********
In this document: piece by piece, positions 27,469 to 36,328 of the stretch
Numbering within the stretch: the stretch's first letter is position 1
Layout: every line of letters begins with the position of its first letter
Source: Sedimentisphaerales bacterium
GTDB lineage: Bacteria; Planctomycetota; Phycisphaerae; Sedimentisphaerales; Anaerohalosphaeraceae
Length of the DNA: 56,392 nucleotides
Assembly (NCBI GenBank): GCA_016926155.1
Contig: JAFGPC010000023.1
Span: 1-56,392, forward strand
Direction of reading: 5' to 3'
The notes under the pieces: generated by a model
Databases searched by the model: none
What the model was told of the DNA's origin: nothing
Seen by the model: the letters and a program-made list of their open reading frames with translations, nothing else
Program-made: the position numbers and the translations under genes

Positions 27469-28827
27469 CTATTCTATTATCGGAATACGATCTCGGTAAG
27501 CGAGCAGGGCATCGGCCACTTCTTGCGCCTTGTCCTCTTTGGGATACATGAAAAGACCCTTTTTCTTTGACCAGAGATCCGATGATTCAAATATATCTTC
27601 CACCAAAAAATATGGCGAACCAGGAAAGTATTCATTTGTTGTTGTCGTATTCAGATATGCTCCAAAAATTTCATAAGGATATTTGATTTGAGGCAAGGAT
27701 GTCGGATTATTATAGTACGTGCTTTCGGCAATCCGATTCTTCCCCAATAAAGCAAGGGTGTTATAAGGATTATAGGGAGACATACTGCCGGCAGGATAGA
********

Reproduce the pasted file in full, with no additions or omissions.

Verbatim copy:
In this document: piece by piece, positions 27,469 to 36,328 of the stretch
Numbering within the stretch: the stretch's first letter is position 1
Layout: every line of letters begins with the position of its first letter
Source: Sedimentisphaerales bacterium
GTDB lineage: Bacteria; Planctomycetota; Phycisphaerae; Sedimentisphaerales; Anaerohalosphaeraceae
Length of the DNA: 56,392 nucleotides
Assembly (NCBI GenBank): GCA_016926155.1
Contig: JAFGPC010000023.1
Span: 1-56,392, forward strand
Direction of reading: 5' to 3'
The notes under the pieces: generated by a model
Databases searched by the model: none
What the model was told of the DNA's origin: nothing
Seen by the model: the letters and a program-made list of their open reading frames with translations, nothing else
Program-made: the position numbers and the translations under genes

Positions 27469-28827
27469 CTATTCTATTATCGGAATACGATCTCGGTAAG
27501 CGAGCAGGGCATCGGCCACTTCTTGCGCCTTGTCCTCTTTGGGATACATGAAAAGACCCTTTTTCTTTGACCAGAGATCCGATGATTCAAATATATCTTC
27601 CACCAAAAAATATGGCGAACCAGGAAAGTATTCATTTGTTGTTGTCGTATTCAGATATGCTCCAAAAATTTCATAAGGATATTTGATTTGAGGCAAGGAT
27701 GTCGGATTATTATAGTACGTGCTTTCGGCAATCCGATTCTTCCCCAATAAAGCAAGGGTGTTATAAGGATTATAGGGAGACATACTGCCGGCAGGATAGA